I congratulate the all-party group on financial education for young people on producing its report, and I pay tribute to the hon. Members for North Swindon (Justin Tomlinson) and for Brigg and Goole (Andrew Percy) and my hon. Friend the Member for Darlington (Mrs Chapman) for the work that they put into it. [Interruption.] Did I miss somebody out? I beg the pardon of the hon. Member for Wyre Forest (Mark Garnier). Does anyone else want a mention while I am on my feet? I pay tribute to everyone who has been involved in the report. It is very thorough and much work went into taking the evidence. It is of the standard of a Select Committee report—perhaps even better than some Select Committee reports.

I also congratulate Members on getting Martin Lewis to help with the report, although it sounded as though that was not too difficult for the hon. Member for North Swindon, and on getting 100,000 people to petition for today’s debate. More broadly, I pay tribute to the role that Martin Lewis has played in improving public awareness of finance issues through his website and other media. When I was a Minister with responsibility for consumer issues, he was very supportive of a reform that I introduced and from which I hope some Members here might have benefited. I refer to the measure on 0% credit card offers under which repayments by consumers henceforth went on the most expensive debt first—exactly the opposite of what used to happen, when credit card companies would pay off the 0% debt first and leave people with a very high rate of interest on any remaining balances. That is the kind of understanding that consumers need to have when taking up so-called 0% credit card offers, including on arrangement fees.

Knowing how to manage money and be a savvy consumer are vital life skills in an increasingly complex world, but why do more young people not start learning this at school? That is the question at the heart of today’s report. As a former head of economics in a Cardiff comprehensive school, I am well aware that this issue has been on the agenda for many decades. I can remember some of the earlier initiatives on improving financial education in schools, including the early days of school banks, when young people were encouraged to make deposits in the school bank, often supported by the local branch of their bank or building society.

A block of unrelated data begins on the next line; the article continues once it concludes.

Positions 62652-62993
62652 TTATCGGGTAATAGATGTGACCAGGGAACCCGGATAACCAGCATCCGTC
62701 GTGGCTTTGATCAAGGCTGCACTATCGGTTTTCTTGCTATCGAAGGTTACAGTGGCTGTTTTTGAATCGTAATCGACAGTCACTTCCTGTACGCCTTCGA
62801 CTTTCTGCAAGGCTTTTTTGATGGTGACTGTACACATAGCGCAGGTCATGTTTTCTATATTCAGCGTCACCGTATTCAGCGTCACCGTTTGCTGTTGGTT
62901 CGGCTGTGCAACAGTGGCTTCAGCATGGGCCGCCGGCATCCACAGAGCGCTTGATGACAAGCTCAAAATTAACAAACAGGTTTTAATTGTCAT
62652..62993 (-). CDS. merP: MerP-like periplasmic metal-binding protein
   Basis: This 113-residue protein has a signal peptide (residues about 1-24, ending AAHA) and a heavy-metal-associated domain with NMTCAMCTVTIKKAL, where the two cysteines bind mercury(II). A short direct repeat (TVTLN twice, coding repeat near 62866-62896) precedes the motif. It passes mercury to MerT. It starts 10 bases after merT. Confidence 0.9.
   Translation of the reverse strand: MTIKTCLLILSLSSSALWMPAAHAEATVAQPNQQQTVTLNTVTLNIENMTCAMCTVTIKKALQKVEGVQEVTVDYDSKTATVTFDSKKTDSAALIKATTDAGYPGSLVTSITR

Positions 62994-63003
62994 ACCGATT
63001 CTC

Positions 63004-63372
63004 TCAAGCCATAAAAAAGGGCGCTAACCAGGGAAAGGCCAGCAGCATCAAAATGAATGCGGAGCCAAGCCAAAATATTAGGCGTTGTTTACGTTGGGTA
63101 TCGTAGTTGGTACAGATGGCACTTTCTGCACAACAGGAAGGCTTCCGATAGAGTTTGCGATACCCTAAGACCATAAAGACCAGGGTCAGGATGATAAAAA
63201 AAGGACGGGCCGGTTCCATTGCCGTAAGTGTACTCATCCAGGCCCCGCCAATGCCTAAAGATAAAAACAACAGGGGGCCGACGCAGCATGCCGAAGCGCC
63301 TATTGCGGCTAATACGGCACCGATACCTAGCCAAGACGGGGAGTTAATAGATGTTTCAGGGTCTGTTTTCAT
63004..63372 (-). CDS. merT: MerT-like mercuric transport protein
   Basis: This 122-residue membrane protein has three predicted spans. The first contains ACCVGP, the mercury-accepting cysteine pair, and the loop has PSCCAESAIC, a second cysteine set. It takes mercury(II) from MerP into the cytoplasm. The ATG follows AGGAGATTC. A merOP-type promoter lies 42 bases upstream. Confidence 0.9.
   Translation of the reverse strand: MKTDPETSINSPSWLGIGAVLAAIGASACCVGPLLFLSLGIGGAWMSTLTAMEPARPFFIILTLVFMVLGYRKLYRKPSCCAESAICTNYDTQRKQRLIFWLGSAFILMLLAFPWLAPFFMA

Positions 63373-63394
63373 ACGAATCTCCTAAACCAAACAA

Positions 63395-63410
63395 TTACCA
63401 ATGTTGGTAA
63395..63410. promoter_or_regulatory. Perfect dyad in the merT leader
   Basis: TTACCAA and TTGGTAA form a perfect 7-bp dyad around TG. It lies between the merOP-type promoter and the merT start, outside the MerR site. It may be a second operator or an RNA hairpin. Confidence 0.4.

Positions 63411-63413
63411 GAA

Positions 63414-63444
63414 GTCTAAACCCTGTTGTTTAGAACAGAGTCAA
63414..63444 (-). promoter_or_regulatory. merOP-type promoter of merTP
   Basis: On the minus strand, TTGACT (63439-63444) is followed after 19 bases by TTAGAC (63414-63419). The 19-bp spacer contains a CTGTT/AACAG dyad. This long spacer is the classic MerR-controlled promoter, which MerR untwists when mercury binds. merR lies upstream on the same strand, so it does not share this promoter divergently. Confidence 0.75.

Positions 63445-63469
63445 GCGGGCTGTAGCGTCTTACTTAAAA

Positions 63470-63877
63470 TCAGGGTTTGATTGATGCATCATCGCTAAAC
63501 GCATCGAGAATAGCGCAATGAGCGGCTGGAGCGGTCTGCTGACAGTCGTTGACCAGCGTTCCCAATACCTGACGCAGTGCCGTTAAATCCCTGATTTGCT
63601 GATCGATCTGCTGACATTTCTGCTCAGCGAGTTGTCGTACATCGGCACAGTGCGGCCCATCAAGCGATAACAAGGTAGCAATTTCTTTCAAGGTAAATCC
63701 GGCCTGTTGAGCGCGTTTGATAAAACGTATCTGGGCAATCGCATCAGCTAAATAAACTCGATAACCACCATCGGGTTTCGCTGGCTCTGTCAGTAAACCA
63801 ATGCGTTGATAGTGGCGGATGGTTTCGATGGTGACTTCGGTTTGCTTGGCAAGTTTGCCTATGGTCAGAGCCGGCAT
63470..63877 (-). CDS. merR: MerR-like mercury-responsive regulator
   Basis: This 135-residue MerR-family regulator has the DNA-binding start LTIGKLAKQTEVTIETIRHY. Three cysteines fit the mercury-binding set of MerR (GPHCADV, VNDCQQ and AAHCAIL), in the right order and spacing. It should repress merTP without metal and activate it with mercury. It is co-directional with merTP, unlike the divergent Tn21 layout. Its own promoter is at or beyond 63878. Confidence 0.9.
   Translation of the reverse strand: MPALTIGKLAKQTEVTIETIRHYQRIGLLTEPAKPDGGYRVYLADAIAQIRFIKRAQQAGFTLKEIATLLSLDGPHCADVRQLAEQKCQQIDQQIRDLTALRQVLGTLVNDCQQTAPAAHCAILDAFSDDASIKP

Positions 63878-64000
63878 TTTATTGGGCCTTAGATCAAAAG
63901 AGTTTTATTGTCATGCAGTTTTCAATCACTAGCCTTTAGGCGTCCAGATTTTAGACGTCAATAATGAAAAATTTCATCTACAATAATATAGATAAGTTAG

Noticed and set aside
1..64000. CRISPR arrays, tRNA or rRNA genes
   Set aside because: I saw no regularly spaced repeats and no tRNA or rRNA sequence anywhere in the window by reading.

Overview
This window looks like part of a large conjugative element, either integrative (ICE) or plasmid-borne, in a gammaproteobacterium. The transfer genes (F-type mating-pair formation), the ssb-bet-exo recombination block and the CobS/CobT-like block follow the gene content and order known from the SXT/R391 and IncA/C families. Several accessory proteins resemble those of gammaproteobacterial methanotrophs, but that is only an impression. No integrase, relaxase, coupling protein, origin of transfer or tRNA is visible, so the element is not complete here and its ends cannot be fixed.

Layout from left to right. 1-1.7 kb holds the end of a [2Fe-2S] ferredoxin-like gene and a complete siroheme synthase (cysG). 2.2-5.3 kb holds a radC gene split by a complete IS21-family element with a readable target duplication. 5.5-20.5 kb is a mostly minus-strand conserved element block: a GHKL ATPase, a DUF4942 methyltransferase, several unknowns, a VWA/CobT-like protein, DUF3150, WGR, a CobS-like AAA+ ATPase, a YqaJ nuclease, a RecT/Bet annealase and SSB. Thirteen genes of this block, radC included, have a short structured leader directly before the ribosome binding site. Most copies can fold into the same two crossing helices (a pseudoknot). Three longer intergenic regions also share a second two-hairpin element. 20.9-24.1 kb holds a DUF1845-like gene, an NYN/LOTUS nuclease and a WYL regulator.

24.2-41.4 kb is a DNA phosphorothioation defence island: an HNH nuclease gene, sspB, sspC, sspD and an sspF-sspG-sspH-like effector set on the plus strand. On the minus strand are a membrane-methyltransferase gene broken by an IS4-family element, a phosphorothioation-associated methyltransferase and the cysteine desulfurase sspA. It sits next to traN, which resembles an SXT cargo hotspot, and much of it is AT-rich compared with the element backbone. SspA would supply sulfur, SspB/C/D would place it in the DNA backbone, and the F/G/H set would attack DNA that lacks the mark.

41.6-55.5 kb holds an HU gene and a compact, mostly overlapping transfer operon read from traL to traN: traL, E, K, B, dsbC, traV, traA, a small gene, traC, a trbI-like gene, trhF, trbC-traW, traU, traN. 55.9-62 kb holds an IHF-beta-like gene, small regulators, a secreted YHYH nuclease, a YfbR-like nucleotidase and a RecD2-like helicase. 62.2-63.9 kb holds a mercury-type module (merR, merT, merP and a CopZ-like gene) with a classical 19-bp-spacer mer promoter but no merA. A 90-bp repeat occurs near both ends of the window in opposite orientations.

Education is about giving young people the skills and knowledge that they need to get on in life, which is why every child should learn not only the three R’s at school but about pensions, saving, borrowing and mortgages. As the report shows, despite many of these initiatives down the years, the provision of financial education across the country is still extremely patchy, as the Minister acknowledged when he referred to the Ofsted report. That is why we would have had compulsory financial education in every school last September, through personal, social and health education, under plans that the previous Government set in train in the then Department for Children, Schools and Families before the last general election, again with the help and support of Martin Lewis from

We said that financial education should be a compulsory part of the curriculum, as part of PSHE, with improved training and tools to give teachers the confidence to teach it. The law to make that happen was going through Parliament when the general election was called last year. However, as we heard earlier, those on the Conservative Front Bench, including the current Schools Minister, refused to support it—probably for other reasons, to do with their objection to the sex education provision in PHSE—and so the plans were scrapped.